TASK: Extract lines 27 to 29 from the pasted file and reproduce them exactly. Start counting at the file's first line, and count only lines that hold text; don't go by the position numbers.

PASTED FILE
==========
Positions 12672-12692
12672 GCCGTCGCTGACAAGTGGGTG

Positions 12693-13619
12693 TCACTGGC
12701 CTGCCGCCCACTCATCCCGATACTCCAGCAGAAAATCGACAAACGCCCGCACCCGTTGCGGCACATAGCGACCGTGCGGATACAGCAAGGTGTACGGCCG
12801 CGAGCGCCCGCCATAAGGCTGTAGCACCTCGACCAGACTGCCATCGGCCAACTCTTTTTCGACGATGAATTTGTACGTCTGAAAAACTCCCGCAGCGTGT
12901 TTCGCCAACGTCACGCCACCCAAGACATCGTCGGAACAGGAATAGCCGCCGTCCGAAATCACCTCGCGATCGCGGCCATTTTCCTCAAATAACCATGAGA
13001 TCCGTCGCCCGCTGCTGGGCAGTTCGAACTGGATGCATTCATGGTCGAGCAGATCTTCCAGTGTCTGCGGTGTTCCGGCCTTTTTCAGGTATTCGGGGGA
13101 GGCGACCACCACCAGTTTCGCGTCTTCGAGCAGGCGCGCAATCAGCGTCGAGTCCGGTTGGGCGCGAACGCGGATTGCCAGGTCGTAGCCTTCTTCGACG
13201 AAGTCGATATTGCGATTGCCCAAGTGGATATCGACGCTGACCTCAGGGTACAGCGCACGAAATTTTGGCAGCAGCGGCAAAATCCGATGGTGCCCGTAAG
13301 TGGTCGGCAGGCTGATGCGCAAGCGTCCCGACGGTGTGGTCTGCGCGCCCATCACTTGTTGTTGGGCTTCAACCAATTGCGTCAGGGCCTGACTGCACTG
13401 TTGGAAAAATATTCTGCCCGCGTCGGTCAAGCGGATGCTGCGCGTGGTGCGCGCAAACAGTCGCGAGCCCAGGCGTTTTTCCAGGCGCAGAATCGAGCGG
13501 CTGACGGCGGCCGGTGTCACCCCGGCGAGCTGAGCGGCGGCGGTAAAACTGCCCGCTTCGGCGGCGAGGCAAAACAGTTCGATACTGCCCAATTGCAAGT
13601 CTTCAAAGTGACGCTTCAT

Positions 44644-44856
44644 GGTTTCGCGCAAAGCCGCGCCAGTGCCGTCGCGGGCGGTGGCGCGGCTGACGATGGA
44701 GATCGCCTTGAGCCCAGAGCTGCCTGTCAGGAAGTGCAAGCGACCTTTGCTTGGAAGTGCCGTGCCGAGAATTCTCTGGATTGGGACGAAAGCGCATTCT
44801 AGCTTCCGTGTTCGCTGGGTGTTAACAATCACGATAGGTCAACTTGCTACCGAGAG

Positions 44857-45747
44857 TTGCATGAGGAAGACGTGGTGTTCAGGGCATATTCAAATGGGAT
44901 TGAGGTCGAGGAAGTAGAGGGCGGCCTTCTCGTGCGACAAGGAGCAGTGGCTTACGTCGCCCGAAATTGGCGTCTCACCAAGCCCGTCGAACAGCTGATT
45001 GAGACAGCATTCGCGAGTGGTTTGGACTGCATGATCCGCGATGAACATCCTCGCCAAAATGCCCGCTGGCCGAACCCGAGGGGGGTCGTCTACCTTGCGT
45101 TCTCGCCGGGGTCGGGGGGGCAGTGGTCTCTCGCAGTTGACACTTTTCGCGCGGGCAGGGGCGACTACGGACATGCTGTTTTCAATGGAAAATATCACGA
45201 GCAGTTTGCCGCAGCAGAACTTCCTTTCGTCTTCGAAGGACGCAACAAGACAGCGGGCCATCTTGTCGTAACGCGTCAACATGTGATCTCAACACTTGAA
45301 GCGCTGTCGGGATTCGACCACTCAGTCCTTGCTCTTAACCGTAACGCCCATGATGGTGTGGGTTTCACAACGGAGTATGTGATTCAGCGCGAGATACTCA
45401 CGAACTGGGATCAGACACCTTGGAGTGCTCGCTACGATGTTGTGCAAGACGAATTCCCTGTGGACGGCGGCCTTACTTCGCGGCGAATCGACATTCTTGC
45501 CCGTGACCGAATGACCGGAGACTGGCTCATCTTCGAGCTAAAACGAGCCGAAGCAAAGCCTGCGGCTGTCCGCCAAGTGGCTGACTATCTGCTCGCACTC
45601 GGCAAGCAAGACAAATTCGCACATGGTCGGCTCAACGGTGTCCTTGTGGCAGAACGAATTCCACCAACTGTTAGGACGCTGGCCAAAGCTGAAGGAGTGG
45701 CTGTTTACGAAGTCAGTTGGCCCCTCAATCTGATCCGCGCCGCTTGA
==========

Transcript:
45501 CCGTGACCGAATGACCGGAGACTGGCTCATCTTCGAGCTAAAACGAGCCGAAGCAAAGCCTGCGGCTGTCCGCCAAGTGGCTGACTATCTGCTCGCACTC
45601 GGCAAGCAAGACAAATTCGCACATGGTCGGCTCAACGGTGTCCTTGTGGCAGAACGAATTCCACCAACTGTTAGGACGCTGGCCAAAGCTGAAGGAGTGG
45701 CTGTTTACGAAGTCAGTTGGCCCCTCAATCTGATCCGCGCCGCTTGA